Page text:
As a consequence, you might need to travel further to reach your campus in the city. But it won’t be a problem since public transportation in European cities, including Milan is excellent.
There are plenty of options available such as bus, train, metro, tram et cetera, and they arrive every 3 minutes or so, so don’t rule out this option if you are serious about wanting to save money while studying abroad and bringing your family with you.
2. Drink the Tap Water
Back home in Indonesia, tap water is not safe to drink, so I always bought mineral water. Here in Italy, like many other European countries and plenty of other countries, tap water is drinkable.
It might be silly, but I still find it weird. Even though I know it was safe to drink, I still couldn’t get used to it, having spent more than 30 years thinking I couldn’t drink tap water.
But I can’t afford to keep buying mineral water either, plus, seeing all those plastic bottles really broke my heart (yeah I know, it will be recycled, they said so on the label, but still…).
So, I bought the water filter jug. I just need to buy the filters to be renewed once the last indicator bar is blinking. It eases my worry about drinking tap water and most importantly, saving money every month from buying mineral water.
3. Buy Fruits and Vegetables in the Market
It goes without saying, that your living expenses on food will be a lot cheaper if you cook, instead of eating out or buying takeouts.
But when you study abroad, especially as an adult and a parent who brings your family with you, cooking your meals are not enough to save money. You need to save money on the ingredients too.
European cities normally have fresh markets in the open air, selling the freshest fruits, and vegetables, as well as a wide variation of meat, seafood, cheese, and other stuff.
In Milan, the fresh produce sold in the market is significantly cheaper than buying in the supermarket. So, the trick is, when it comes to shopping for food, in the supermarket I only bought dry foods such as pasta, cereal, snacks et cetera (mostly the discounted ones), and buy fresh food such as fruits and veggies at the market.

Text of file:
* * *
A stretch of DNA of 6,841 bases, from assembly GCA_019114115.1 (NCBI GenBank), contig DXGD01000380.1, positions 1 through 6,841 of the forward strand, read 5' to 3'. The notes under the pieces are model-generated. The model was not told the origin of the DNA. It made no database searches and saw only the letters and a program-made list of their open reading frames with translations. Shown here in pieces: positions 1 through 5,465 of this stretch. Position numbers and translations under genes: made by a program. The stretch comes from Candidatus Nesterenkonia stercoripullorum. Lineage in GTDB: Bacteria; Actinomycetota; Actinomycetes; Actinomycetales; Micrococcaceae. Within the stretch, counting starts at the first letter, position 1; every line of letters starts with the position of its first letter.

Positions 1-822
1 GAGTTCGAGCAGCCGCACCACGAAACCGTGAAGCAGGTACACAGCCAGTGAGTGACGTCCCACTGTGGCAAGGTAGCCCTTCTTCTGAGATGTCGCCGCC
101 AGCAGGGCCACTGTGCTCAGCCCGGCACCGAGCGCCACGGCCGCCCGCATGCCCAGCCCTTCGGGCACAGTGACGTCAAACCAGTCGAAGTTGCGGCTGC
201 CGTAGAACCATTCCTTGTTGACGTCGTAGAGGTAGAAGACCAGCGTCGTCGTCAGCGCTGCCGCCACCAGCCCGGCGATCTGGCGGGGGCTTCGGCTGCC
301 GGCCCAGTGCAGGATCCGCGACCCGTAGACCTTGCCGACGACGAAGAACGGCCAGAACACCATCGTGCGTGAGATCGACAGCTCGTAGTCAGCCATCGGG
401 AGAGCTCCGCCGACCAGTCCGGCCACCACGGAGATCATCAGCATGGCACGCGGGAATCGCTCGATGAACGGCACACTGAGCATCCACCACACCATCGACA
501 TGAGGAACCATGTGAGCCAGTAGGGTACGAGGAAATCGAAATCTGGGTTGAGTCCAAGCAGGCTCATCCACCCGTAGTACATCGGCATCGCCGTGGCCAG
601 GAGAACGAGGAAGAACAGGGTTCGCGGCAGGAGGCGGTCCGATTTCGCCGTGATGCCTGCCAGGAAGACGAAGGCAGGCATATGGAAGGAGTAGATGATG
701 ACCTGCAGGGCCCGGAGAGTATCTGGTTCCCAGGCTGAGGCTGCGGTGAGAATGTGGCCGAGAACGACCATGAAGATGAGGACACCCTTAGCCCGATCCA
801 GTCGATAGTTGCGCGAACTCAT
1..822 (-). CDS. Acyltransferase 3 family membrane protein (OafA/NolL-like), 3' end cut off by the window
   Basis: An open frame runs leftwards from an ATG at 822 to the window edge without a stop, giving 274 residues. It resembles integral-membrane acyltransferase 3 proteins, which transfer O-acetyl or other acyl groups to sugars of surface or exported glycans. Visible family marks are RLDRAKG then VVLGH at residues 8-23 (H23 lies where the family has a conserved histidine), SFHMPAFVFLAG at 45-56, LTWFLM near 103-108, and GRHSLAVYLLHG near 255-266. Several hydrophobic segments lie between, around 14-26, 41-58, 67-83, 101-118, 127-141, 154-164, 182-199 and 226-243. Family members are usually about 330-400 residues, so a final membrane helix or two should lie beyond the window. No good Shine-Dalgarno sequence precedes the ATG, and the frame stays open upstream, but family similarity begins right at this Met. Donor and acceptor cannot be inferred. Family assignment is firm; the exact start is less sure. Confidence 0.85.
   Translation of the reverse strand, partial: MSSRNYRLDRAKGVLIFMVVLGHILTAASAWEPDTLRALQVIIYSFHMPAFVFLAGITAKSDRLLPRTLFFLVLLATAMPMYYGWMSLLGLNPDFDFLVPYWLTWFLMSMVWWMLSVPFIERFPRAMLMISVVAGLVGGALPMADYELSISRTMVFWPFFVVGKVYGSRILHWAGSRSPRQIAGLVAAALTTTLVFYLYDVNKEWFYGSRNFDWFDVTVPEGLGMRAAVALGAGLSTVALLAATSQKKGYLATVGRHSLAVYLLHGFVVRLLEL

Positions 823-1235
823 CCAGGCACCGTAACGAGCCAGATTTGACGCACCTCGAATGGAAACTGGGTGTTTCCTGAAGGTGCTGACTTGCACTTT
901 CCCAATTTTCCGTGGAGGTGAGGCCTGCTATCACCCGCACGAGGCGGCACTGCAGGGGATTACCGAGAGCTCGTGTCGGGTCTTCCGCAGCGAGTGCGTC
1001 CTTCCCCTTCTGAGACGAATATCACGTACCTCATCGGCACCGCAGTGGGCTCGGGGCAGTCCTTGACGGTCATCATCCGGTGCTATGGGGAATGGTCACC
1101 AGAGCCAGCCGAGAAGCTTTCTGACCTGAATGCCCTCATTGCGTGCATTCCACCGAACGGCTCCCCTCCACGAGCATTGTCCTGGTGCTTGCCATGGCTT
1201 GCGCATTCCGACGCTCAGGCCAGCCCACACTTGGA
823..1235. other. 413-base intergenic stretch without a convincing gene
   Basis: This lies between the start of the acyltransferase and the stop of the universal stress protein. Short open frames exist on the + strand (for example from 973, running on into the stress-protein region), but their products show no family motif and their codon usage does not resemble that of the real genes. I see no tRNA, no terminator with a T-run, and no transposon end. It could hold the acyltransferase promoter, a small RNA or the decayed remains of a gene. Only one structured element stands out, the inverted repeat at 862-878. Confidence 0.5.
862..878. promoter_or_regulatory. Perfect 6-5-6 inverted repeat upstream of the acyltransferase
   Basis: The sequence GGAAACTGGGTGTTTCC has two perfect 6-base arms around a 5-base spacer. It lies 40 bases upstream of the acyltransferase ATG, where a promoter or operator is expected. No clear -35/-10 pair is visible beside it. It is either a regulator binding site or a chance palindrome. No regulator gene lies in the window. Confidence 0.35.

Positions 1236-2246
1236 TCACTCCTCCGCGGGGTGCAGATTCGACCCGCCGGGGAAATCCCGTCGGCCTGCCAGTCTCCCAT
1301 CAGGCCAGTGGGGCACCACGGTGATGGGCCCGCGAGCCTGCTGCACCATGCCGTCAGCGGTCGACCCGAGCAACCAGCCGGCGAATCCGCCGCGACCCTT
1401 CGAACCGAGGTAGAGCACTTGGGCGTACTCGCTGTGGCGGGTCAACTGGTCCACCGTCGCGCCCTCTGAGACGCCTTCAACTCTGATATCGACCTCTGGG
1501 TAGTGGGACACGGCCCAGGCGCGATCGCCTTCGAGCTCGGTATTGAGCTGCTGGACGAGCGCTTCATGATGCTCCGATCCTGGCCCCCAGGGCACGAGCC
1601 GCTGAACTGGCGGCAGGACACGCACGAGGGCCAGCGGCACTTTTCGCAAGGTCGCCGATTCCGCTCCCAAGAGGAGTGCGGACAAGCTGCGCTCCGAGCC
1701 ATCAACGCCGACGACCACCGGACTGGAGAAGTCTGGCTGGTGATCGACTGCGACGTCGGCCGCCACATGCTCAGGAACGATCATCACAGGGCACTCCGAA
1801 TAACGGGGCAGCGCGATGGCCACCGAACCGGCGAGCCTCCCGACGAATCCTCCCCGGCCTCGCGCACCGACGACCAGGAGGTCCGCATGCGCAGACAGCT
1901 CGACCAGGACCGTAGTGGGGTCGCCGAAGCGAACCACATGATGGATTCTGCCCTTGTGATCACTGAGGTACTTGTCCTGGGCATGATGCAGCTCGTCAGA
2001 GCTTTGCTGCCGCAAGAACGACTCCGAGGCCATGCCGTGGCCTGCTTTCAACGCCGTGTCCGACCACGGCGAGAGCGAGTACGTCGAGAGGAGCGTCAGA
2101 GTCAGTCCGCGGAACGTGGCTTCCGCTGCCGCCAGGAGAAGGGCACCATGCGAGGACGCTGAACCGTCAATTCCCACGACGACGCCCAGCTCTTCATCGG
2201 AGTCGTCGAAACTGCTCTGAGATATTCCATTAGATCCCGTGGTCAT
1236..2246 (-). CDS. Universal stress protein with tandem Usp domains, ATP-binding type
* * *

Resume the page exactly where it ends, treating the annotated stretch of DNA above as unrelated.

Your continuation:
Moreover, I usually waited until they are about to close. Usually, an hour or so before the market close, they lowered the price, or give extra bonuses to your purchase, because for most of the items, everything must go anyway and will go bad soon.
In the end, not only do I buy them at a cheaper price than at the supermarket, but I also save more by buying them at discount or getting more products at the same price.
4. Shower Less
This might sound silly, but my family managed to save money by showering less. Perhaps it’s something that comes naturally to you but it’s an adjustment for me since I came from a tropical country where the climate is always hot and humid.
We used to shower two times a day since we were always sweating. Here, not so much. So now I made an adjustment to just showering once a day, every night before I go to bed.
As much as I love the cold showers, I couldn’t do it here in the winter, obviously. As a result, the bills will shoot up for the winter months. Our solution, again, is less showering.
So, I mentioned earlier that we spend around 100€ per month on utilities, well which comes from less showering. When we haven’t cut back our indulgence in enjoying nice hot baths, our bills could go up nearly double, around 180€ per month.
If you are serious about saving money, cut your utility expenses, it will make a lot of difference.
5. Use Portable Heater and Portable Fan
This point is still related to point no.4 above, as we are still talking about utilities. In Italy, we use gas for cooking, producing hot water and heater.
If you want to reduce your gas bills, you’ll need to also reduce the use of the heater, which could be difficult to do since you’ll need them to keep warm and it will be dangerous anyway if you are not warm enough in the winter.